- Equally, try not to store the water too long. In hot weather pathogens can develop in the grey water unless it is treated (see below for details of suitable storage systems). Particles of meat and dairy products from washing dishes or bacteria from bathrooms and washing machines can all be risks if the water stands for more than a day in hot weather, so don't store it too long and use it for ornamental plants rather than edibles if you are unsure. Common sense rules here – water that you used for washing vegetables will be no problem, whilst washing up water from a barbecue needs caution.
- Don't apply grey water directly to plants. Sink a plant pot into the soil and pour the grey water into it so that microorganisms in the soil can further break down any remaining substances. An added bonus is that this will keep the plants drawing water from deeper ground sources rather than the surface which quickly dries out. Never run grey water through hoses or sprinkler systems.
Ideally we would all have grey water filter and storage systems built into our houses. Large grey-water storage tanks build up a population of microorganisms to quickly break down active ingredients and reduce the potential smell. In fact a grey water collection and storage system is surprisingly easy to implement and there are some excellent articles for cheap home-built systems on the Renewable Energy UK website.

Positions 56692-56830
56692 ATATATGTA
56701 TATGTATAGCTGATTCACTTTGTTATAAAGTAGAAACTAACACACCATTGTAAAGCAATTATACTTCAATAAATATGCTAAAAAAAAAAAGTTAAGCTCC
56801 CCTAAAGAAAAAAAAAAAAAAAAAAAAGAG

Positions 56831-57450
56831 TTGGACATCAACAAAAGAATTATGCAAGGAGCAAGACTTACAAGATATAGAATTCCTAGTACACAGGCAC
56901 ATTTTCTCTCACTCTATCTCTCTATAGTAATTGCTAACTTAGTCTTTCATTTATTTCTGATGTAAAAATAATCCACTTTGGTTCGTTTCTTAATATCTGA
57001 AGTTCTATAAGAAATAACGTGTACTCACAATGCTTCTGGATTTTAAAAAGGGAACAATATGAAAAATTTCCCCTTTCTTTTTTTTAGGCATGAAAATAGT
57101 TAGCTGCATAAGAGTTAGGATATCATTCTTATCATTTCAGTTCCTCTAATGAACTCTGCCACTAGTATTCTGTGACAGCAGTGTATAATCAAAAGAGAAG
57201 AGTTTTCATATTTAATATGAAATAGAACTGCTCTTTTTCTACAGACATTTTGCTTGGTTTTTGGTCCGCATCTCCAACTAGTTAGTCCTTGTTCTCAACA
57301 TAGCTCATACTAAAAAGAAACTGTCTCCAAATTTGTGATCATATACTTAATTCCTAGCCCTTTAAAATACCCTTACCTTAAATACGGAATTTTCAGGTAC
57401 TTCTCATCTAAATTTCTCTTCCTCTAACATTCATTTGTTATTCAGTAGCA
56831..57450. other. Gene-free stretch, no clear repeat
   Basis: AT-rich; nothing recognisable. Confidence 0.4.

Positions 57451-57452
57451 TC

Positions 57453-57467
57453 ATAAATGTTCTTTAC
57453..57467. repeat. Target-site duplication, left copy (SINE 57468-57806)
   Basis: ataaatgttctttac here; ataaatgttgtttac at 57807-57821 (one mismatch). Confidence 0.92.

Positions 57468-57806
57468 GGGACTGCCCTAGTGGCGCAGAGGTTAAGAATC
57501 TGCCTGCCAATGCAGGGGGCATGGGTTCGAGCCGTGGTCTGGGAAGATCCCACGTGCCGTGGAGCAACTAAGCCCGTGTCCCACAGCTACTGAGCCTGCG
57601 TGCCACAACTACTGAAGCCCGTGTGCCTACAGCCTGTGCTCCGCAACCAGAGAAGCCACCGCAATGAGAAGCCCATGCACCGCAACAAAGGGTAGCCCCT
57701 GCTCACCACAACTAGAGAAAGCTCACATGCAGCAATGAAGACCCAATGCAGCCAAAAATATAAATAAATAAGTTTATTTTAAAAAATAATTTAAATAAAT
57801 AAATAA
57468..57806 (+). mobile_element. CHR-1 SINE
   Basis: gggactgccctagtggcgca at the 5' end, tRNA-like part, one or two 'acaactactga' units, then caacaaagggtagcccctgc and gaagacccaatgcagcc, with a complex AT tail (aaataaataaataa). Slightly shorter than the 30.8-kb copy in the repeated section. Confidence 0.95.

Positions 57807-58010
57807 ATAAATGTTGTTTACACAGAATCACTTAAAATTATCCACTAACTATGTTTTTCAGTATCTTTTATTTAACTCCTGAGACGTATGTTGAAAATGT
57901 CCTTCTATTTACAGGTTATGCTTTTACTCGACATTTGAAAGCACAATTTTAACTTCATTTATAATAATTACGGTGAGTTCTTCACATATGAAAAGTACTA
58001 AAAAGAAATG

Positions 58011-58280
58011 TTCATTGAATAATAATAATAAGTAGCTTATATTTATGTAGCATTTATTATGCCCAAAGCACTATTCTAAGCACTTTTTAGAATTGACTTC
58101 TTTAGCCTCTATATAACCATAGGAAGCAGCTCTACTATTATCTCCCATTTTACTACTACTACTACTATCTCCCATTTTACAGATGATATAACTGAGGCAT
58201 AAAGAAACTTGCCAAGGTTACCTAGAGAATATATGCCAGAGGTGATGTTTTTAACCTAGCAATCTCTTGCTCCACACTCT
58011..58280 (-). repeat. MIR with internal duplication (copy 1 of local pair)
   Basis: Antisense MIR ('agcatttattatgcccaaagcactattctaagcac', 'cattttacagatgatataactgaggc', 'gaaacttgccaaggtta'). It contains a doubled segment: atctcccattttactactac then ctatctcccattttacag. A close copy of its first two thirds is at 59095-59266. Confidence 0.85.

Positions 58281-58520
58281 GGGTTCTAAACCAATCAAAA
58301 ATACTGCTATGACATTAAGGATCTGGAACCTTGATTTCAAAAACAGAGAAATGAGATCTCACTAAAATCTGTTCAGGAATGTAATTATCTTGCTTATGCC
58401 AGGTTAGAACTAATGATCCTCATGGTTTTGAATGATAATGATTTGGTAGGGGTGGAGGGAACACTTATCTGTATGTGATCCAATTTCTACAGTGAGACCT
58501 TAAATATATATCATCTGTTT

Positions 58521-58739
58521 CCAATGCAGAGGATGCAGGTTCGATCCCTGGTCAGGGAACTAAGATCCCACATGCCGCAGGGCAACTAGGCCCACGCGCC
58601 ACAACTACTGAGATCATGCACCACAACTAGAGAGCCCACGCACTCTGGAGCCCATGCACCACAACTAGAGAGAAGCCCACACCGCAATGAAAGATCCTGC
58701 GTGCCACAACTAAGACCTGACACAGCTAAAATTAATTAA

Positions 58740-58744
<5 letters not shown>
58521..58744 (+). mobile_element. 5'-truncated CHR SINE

However, for most people the motivation to use grey water only comes when we hit a drought period and water restrictions are in place . I remember collecting water from a standpipe in the road when I was a child during one such long dry summer and we had to be careful with every last drop. It's unlikely that it will get to that stage this year but there is already talk of a hosepipe ban in parts of England. By following the steps above we can all help to conserve water and still reap the benefits of a productive edible garden. I'm certainly going to try to be more water-conscious in my own garden this summer.
[My thanks go to Peter Malaise, a keen gardener and expert adviser at Ecover, and Michael Barwell, founder of Bio-D, for information used when preparing this article]